Aug 7, 2002

Ligand and coactivator recruitment preferences of peroxisome proliferator activated receptor alpha

The Journal of Steroid Biochemistry and Molecular Biology
Ranjan MukherjeePeter R Young


The mechanism by which ligands of nuclear receptors show differential effects on gene transcription is not fully understood, but is believed to result in part from the preferential recruitment and/or displacement of coactivators and corepressors. We have explored the interaction of several known ligands and the nuclear receptor (peroxisome proliferator activated receptor alpha, PPARalpha) using scintillation proximity assay (SPA) and the interaction of LXXLL containing peptides derived from three coactivators (SRC-1, CBP and PGC-1) with PPARalpha in the presence of PPARalpha agonist ligands using fluorescence resonance energy transfer (FRET). The EC(50)s of the individual ligands for recruitment showed the same rank order regardless of the coactivator peptide used, with GW2331<WY14643=ciprofibrate<L165041<gemfibrozil. Similarly, for all ligands tested, the rank order of EC(50) for peptide recruitment was CBP<PGC-1<SRC-1. These data suggest that for these LXXLL coactivator peptides, the ligands do not substantially differ in their preferences. Partial agonism was observed with ciprofibrate and PGC-1 and gemfibrozil and CBP giving a lower FRET at saturation than with the other ligands. This suggests that ciprofibrate and gemfibro...Continue Reading

Mentioned in this Paper

PPARA wt Allele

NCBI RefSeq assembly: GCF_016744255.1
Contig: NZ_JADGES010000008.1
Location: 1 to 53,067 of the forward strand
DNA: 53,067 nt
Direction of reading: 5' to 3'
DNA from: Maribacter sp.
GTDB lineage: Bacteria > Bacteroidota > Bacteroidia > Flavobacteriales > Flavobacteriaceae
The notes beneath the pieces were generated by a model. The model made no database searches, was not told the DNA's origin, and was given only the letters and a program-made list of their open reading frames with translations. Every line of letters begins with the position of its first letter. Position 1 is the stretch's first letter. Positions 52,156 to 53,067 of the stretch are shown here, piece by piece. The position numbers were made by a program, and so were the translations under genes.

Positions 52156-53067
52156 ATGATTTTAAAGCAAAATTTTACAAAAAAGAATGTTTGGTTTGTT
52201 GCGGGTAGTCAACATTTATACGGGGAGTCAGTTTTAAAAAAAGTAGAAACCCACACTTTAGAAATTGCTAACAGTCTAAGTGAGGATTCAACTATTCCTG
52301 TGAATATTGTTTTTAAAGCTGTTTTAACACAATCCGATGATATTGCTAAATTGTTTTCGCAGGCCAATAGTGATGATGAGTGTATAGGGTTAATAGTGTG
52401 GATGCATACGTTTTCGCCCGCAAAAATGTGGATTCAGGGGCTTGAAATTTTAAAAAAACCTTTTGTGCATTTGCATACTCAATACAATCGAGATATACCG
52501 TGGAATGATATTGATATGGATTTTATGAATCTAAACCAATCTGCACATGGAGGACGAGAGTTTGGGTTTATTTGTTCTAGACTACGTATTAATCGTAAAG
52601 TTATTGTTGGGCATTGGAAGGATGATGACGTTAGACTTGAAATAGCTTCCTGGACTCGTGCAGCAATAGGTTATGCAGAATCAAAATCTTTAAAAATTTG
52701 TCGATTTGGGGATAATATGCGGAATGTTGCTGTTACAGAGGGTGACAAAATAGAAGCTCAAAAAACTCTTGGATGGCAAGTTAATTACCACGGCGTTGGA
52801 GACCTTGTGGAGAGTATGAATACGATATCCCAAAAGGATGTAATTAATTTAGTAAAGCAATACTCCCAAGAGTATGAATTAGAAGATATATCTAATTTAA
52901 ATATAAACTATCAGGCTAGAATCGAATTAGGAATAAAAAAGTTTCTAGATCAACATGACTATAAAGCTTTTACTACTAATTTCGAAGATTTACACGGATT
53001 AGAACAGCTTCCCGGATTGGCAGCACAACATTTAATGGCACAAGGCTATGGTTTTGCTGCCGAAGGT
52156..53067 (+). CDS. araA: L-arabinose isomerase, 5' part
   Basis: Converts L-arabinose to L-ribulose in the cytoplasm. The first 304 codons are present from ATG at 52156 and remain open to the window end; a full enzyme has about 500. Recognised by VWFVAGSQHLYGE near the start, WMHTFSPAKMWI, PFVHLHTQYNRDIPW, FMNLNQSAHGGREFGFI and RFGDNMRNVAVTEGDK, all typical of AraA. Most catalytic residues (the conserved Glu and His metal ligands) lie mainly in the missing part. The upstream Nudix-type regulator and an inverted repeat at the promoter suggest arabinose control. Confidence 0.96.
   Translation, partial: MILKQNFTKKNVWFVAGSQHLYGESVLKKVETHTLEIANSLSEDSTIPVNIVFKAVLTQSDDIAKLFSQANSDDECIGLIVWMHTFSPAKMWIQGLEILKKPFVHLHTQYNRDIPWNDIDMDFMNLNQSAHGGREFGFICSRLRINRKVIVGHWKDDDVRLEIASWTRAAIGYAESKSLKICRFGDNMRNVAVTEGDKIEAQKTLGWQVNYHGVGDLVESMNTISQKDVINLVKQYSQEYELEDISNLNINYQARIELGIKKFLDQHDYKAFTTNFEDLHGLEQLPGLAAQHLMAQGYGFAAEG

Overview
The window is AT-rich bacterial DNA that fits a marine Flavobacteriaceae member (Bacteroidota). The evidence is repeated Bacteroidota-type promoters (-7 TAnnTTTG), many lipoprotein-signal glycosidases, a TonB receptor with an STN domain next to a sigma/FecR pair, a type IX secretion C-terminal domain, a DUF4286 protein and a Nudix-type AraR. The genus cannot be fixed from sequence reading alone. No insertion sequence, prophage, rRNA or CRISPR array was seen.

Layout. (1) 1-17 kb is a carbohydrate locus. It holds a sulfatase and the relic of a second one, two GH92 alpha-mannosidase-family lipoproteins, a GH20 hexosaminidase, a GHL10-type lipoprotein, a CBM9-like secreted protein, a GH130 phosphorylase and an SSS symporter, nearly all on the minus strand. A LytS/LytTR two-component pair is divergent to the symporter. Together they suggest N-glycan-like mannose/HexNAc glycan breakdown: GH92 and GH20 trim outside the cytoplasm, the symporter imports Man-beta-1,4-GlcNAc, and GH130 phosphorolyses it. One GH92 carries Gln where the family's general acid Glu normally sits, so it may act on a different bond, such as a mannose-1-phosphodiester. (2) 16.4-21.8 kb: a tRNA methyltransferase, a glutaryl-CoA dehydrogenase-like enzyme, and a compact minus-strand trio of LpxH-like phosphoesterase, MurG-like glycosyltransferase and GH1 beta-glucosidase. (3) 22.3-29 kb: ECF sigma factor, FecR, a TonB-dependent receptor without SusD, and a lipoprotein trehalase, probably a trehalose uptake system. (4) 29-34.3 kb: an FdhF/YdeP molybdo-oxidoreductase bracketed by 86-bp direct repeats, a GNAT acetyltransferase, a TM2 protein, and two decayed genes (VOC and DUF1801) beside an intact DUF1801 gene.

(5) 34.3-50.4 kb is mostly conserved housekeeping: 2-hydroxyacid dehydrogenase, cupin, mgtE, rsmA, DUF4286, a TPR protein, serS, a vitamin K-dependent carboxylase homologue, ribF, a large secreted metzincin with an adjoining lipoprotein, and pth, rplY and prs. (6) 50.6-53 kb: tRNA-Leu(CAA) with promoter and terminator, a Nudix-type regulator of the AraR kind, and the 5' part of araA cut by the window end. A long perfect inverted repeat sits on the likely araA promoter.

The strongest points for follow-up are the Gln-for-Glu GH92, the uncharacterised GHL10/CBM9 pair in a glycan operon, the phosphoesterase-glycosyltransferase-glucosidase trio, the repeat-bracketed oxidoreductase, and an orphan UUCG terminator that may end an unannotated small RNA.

Co-Repressor Proteins
Energy Transfer
Alkalescens-Dispar Group
Transcription, Genetic
Cell Nucleus
Plasma Protein Binding Capacity
Receptors, Intracellular Membrane
NCOA1 protein, human

About this Paper

Trending Feeds


Coronaviruses encompass a large family of viruses that cause the common cold as well as more serious diseases, such as the ongoing outbreak of coronavirus disease 2019 (COVID-19; formally known as 2019-nCoV). Coronaviruses can spread from animals to humans; symptoms include fever, cough, shortness of breath, and breathing difficulties; in more severe cases, infection can lead to death. This feed covers recent research on COVID-19.

Bone Marrow Neoplasms

Bone Marrow Neoplasms are cancers that occur in the bone marrow. Discover the latest research on Bone Marrow Neoplasms here.

IGA Glomerulonephritis

IgA glomerulonephritis is a chronic form of glomerulonephritis characterized by deposits of predominantly Iimmunoglobin A in the mesangial area. Discover the latest research on IgA glomerulonephritis here.

Cryogenic Electron Microscopy

Cryogenic electron microscopy (Cryo-EM) allows the determination of biological macromolecules and their assemblies at a near-atomic resolution. Here is the latest research.

STING Receptor Agonists

Stimulator of IFN genes (STING) are a group of transmembrane proteins that are involved in the induction of type I interferon that is important in the innate immune response. The stimulation of STING has been an active area of research in the treatment of cancer and infectious diseases. Here is the latest research on STING receptor agonists.

LRRK2 & Immunity During Infection

Mutations in the LRRK2 gene are a risk-factor for developing Parkinson’s disease. However, LRRK2 has been shown to function as a central regulator of vesicular trafficking, infection, immunity, and inflammation. Here is the latest research on the role of this kinase on immunity during infection.

Antiphospholipid Syndrome

Antiphospholipid syndrome or antiphospholipid antibody syndrome (APS or APLS), is an autoimmune, hypercoagulable state caused by the presence of antibodies directed against phospholipids.

Meningococcal Myelitis

Meningococcal myelitis is characterized by inflammation and myelin damage to the meninges and spinal cord. Discover the latest research on meningococcal myelitis here.

Alzheimer's Disease: MS4A

Variants within membrane-spanning 4-domains subfamily A (MS4A) gene cluster have recently been implicated in Alzheimer's disease by recent genome-wide association studies. Here is the latest research.